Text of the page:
In NSW, where even a single potential beneficiary of a discretionary trust is a foreign beneficiary, the trust is treated as a foreign trust and therefore may be liable for purchaser surcharge duty (when it acquires residential land) and surcharge land tax. To avoid this, careful amendments must be made to most standard form trust deeds to prevent distributions to foreign beneficiaries.
Revenue NSW has issued Commissioner's Practice Note No. CPN 004 on the administration of the purchaser surcharge duty and surcharge land tax. However, it provides little in the way of relief.Daniel Hui, Maddocks Lawyers
On 5 July 2018, Revenue NSW (previously the NSW Office of State Revenue) issued Commissioner's Practice Note No. CPN 004 on how surcharge purchaser duty and surcharge land tax will be administered for discretionary trusts.
As set out in our recap below, even where a single potential beneficiary of a family trust is a foreign person, surcharge rates of duty and land tax will apply to that trust. The Practice Note does not change this.
The Practice Note does, however, suggest that there has been a subtle change in the administration of these rules. The examples it provides suggest that the Commissioner's approach to potential foreign persons as beneficiaries is:
The Practice Note further confirms:
In light of the Practice Note, trustees of discretionary trusts should:
Cleardocs will soon be releasing a 'Deed of Variation - Exclusion of foreign persons' product to assist Cleardocs customers with such changes.
In 2016 (effective from 21 June 2016), the NSW Government introduced a 4% surcharge (surcharge purchaser duty) on the purchase of residential land by foreign persons. For agreements entered into on or after 1 July 2017, the rate of surcharge purchaser duty increased from 4% to 8%.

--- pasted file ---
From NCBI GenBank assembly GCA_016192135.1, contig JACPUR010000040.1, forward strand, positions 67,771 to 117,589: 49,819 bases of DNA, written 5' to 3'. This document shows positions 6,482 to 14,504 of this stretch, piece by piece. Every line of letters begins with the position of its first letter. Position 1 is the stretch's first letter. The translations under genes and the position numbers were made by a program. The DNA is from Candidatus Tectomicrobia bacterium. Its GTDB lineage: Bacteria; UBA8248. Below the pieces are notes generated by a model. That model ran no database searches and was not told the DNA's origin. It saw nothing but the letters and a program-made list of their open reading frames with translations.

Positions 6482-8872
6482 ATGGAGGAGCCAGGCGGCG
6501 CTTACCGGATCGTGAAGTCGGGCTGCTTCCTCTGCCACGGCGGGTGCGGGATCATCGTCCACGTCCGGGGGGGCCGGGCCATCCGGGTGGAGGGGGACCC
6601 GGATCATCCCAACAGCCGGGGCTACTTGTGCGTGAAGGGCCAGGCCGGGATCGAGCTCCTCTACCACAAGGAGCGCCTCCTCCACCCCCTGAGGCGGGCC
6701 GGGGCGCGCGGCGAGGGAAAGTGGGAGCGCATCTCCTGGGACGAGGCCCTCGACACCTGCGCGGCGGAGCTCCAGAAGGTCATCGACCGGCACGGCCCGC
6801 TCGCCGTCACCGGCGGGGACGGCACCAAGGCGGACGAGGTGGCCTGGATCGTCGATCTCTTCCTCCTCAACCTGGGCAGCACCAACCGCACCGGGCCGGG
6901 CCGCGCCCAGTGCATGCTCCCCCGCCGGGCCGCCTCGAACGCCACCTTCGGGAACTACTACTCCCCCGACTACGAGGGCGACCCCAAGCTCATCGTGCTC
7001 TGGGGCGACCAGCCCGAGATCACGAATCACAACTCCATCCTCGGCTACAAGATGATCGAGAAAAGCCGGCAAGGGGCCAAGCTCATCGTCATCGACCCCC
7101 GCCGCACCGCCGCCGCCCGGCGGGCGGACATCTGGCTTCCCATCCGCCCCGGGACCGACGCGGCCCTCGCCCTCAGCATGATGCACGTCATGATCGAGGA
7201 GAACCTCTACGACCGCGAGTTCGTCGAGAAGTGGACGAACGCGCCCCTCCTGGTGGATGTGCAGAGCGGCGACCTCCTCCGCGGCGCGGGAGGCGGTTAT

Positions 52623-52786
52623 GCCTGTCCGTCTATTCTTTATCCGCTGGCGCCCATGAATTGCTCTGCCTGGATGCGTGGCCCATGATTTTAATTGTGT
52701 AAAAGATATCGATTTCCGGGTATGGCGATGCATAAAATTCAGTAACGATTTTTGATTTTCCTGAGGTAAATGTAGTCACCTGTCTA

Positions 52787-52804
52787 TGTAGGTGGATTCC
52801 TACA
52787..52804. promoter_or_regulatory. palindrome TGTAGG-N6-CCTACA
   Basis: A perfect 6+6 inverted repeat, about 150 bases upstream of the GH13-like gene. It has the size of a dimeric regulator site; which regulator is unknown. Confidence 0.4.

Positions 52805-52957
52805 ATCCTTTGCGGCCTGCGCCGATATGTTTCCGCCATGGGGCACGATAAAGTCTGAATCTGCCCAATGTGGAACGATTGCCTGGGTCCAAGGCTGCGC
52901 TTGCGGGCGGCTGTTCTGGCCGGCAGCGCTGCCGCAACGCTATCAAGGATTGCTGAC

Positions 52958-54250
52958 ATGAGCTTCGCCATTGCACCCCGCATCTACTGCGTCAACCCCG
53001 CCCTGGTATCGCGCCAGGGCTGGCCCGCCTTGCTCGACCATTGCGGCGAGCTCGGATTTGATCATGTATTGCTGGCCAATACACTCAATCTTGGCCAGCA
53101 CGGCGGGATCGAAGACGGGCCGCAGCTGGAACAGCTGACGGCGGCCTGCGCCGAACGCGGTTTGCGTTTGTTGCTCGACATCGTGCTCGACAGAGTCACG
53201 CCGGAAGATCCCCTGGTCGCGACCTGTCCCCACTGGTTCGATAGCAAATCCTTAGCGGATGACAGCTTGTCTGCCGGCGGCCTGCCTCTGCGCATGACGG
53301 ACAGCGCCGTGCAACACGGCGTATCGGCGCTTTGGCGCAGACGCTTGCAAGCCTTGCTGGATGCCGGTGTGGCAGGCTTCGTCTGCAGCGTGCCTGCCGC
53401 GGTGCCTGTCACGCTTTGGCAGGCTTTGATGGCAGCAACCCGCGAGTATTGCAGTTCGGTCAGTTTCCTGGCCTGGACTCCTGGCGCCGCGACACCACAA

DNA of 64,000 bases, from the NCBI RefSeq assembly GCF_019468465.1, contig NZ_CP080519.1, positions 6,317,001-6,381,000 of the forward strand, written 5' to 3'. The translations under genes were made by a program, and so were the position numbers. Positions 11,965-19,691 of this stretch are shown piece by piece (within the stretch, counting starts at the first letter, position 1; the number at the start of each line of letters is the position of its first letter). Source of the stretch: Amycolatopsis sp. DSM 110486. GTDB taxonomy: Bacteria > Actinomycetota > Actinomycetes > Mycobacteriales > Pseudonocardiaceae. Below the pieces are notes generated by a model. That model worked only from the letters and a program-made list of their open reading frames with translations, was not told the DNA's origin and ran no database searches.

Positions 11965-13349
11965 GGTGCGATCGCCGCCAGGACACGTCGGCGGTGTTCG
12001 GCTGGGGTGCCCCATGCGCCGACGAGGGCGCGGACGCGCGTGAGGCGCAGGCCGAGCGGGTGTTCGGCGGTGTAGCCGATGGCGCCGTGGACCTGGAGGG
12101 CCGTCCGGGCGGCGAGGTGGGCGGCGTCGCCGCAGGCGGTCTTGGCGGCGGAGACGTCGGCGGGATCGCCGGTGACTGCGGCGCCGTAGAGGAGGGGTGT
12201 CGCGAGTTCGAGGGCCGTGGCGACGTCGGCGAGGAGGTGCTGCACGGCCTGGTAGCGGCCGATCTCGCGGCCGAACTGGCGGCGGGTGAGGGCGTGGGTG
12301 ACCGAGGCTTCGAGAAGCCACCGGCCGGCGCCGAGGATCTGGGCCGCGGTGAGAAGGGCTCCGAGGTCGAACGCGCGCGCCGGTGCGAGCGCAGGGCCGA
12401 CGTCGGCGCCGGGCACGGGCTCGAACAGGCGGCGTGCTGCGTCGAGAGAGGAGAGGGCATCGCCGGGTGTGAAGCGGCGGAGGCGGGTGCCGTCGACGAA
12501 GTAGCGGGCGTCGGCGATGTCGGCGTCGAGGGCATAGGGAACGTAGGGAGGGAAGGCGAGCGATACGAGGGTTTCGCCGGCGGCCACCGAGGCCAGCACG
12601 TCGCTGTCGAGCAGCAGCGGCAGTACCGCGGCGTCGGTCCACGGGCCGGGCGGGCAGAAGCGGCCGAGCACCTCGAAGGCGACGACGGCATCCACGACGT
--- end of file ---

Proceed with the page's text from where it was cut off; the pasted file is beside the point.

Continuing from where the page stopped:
Similarly, the surcharge land tax imposes an additional surcharge for owners of residential land that are foreign persons. This was 0.75% for the 2017 land tax year and increased to 2% for the 2018 land tax year.
The definition of 'foreign person' for both surcharge purchaser duty and surcharge land tax purposes is a modified definition of 'foreign person' from the Foreign Acquisitions and Takeovers Act 1975 and includes the trustee of a trust in which an individual not ordinarily resident in Australia, a foreign corporation or a foreign government holds a substantial interest.
For discretionary trusts, each beneficiary is deemed to hold the maximum percentage interest in the income or property of the trust. The unfortunate outcome of this is that where even a single potential beneficiary of a discretionary trust is a foreign person (such as a foreign individual, foreign corporation or foreign trust), the discretionary trust is considered a foreign trust for the purposes of the foreign surcharges.
This was an unjust outcome for many discretionary trusts, as they were treated as foreign trusts notwithstanding that none of the beneficiaries who received or were likely to receive distributions were foreign.
In response to this, it was necessary for the trust deeds of affected discretionary trusts to be amended to limit the trustee's ability to distribute income and capital to foreign persons. Revenue NSW issued Revenue Ruling G010 on 1 March 2017 (and an updated version on 13 September 2017) on this, which broadly stated that the Commissioner could exercise a discretion to give retrospective effect to amendments to trust deeds (so that the surcharge purchaser duty and surcharge land tax would not apply).
For more information, contact Maddocks on (03) 9258 3555 and ask to speak to a member of the Revenue Practice Group.
You can read earlier ClearLaw articles on a range of matters.
You can read about the foreign purchaser surcharge duty and surcharge land tax here.
You can read Commissioner's Practice Note No. CPN 004 here.
Daniel is a Senior Associate in the Maddocks Tax & Revenue team.Daniel advises extensively in the following areas:
His advice covers both direct and indirect tax considerations.
Prior to joining Maddocks, Daniel worked at a Big Four Chartered Accounting Firm focusing on tax consulting for mergers and acquisitions.
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For more information, contact Maddocks on (03) 9258 3555 and ask to speak to a member of their team.